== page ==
Observers say that if the highly inflationary economy of Brazil is stabilized -- which is expected to take place within the next year or so -- that will usher in huge demand for both wholesale and consumer services, including mortgages, credit cards, and other consumer products.

Brazil is by far the largest economy in South America. For many years, Brazil was the third biggest contributor to earnings for Citicorp, after the United States and the United Kingdom, analysts say. That was before the debt crisis.

Wholesale Operation

The bread and butter of Citi's Latin America business is its wholesale operation, built on relationships with the top 100 largest and most profitable companies in each of the countries where it has offices. Citi makes loans inside the country, in local currencies.

Global finance in 1993 generated about 15% of Citicorp's total revenues from wholesale services, or $900 million. Historically it accounts for about two-thirds of profitability in Latin America. But that could soon change. The consumer business generated about 9%, or $1 billion, of the bank's total retail revenues in 1993.

Citi's network of 127 retail branches in 10 Latin American countries offer consumer services from mutual funds to credit cards. And across Latin America, as the pension fund business is opened up to the private sector, Citicorp is establishing joint ventures.

Citi's operations in Chile have been the model for offerings in other Latin American countries. Chile was one of the first countries to restructure, and has relatively low inflation of 12%.

Profits in Chile

Established in 1916, the unit in Chile generates $30 million to $35 million in annual profits, according to Salomon Brothers' estimates. The profits are driven by capital markets transactions, mergers and acquisitions, mutual fund management, brokerage, and transaction processing.

"Now we are seeing the fruits of the past years' stabilization," said Francisco Leon, vice president of Citicorp, based in Santiago, Chile. "We're seeing substantial growth, basically because of a repositioning of the bank toward value-added products."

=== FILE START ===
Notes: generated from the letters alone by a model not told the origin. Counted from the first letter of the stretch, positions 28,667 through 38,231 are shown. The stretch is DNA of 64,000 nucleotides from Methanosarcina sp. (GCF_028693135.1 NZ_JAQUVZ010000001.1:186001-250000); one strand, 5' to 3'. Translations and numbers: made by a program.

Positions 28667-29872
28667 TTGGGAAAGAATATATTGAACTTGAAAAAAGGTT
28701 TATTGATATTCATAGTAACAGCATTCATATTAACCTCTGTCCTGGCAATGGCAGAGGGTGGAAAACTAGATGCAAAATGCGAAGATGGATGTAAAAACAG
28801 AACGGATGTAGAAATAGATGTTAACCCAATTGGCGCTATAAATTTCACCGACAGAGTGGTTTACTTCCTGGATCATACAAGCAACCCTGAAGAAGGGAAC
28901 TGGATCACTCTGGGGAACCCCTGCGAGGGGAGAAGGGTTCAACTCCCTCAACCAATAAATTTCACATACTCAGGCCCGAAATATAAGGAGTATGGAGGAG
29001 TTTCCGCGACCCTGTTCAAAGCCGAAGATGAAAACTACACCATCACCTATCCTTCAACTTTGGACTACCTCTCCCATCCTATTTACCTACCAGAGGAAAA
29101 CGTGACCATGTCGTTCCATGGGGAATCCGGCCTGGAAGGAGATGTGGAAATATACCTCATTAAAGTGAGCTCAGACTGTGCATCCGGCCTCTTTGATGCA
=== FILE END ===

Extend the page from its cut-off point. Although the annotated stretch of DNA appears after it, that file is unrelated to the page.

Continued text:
Among the areas targeted: capital markets, pension funds, Eurobonds, and ADRs, Mr. Leon said.

Citicorp's Argentina bank has grown rapidly since 1990, when the economy stabilized. Argentina's economy grew the most rapidly of all Latin American countries in 1993, with gross domestic product rising by 6.5%.

Citicorp's business has benefited: global finance assets doubled since 1990 to about $1.4 billion, according to analysts' estimates. The consumer bank offers credit cards, mortgages, auto loans, and mutual funds.

Citi expects to have 41 branches, up from 34, in Argentina by the end of the year, and is installing 30 to 40 cash machines there this year. Total deposits are $1.18 billion, making Citi one of the largest banks in the country in terms of deposits.

But Brazil remains the biggest question mark, and potentially the most lucrative market.

Today, the Brazilian unit generates some $100 million in annual profits, according to analysts' estimates. About a third of 1993 revenues come from capital markets, investment management, and corporate finance, and a quarter of revenues from institutional brokerage sales and custody, according to Salomon Brothers.

Citicorp's clients are the 800 largest corporations and 100 biggest financial institutions in the country.

"The Brazilian market is so dynamic, opportunities vary from product to product, market to market, so we shift from one to another quickly," said Mr. Ynigo. "People are extremely aware of their resources; few people leave their financial resources idle."

Citicorp is preparing for stabilization, and for a big shift of business to sell new investment products in Latin America. On the consumer side, there is increased demand for home mortgages and credit cards.

Mr. Ynigo says the biggest risk that Citicorp faces in Latin America today is that it could have too much business. "When you restore purchasing power in a local market like Brazil, with 160 million people, demand could be so large that you cannot cope with it," said Mr. Ynigo.